Quiet, with some defiance, as Bondi Beach succumbs to coronavirus closure
Never have the perennially crowded waters on Bondi Beach looked so inviting.
But on a glorious bright March day, a late-season spark of brilliance against the encroaching autumn, the golden sand and blue-green waters were, if not deserted, uncannily quiet.
Rangers carrying loud hailers marched up and down the beach in socks and shoes telling people the beach was closed and that swimmers, surfers and sun bakers must leave immediately. Entries to the beach were taped shut with red-and-white tape. Signs insisted “area closed until further notice”.
Most people were adherent. (Despite Australians’ cherished self-image as a band of rugged nonconformists, this is a country that, in fact, embraces obedience.)
But there were defiant cases, official entreaties politely ignored. Surfers slipped under barriers or jumped into the water from the rocks at the north or south end of the beach.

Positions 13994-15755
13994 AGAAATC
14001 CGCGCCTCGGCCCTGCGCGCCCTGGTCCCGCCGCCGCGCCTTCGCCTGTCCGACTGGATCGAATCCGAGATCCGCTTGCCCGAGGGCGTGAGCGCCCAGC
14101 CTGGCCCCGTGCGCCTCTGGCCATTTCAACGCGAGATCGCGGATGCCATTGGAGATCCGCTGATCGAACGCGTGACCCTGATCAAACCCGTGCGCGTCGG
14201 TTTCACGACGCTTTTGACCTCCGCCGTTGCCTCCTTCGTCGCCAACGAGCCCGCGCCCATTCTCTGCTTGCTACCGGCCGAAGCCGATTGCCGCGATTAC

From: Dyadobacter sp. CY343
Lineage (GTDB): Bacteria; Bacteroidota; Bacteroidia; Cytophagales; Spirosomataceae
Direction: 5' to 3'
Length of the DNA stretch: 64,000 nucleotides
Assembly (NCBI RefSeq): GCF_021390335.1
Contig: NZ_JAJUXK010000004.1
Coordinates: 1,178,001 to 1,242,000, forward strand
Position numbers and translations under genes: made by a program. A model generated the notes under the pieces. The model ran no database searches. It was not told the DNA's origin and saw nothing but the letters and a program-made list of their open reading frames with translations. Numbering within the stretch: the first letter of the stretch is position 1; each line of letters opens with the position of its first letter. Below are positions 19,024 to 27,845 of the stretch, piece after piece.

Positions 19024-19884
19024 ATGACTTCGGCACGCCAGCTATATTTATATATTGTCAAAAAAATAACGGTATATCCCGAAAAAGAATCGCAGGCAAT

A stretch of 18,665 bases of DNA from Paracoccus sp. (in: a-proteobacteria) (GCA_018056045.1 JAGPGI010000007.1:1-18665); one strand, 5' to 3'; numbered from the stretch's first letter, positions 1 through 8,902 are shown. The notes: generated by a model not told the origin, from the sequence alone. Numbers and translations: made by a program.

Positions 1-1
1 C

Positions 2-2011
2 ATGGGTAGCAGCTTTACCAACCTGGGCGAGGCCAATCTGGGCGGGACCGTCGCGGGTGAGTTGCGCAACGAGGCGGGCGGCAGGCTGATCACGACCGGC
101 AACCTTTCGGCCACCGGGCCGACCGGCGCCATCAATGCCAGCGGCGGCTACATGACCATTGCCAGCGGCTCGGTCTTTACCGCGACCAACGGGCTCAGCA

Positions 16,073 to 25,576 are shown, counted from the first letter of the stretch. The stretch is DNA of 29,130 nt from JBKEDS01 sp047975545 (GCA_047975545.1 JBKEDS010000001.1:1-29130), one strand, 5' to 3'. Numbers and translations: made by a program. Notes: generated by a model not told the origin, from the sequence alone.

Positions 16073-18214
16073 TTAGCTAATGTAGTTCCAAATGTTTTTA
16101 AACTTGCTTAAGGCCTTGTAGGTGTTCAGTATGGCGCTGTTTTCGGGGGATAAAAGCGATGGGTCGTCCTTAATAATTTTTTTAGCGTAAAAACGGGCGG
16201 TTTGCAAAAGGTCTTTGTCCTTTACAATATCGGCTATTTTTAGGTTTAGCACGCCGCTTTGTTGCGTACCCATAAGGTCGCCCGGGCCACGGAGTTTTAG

Bondi Beach, a pictorial shorthand for Australia, has become emblematic of the nation’s struggle to respond properly to the outbreak. The trajectory of Australia’s coronavirus curve mirrors Italy more than it does Singapore. More than 1,000 cases have been reported, and while the death toll remains low, at seven, there are fears this could escalate if the health system becomes strained.
“Social distancing” is a lexical addition to every conversation, but its practice is haphazard. Cafes and restaurants are still full. People still seek out the beach on a sunny day.
Too, there is an abiding resentment at the imposition on civil liberties that social distancing is, when such egregious official mistakes are made.
On the same day that Bondi Beach was ordered closed, the NSW government allowed 2,700 people to walk off a cruise ship in Sydney’s CBD which had reported more than 150 illnesses. At least five people from the Ruby Princess have since tested positive to Covid-19, some of whom boarded domestic flights home.
And walking south from Bondi reveals the practical difficulties of enforcing a lockout rule along a rocky, meandering coastline, beyond the philosophical challenge of keeping Australians from the beaches they regard as their inviolable birthright.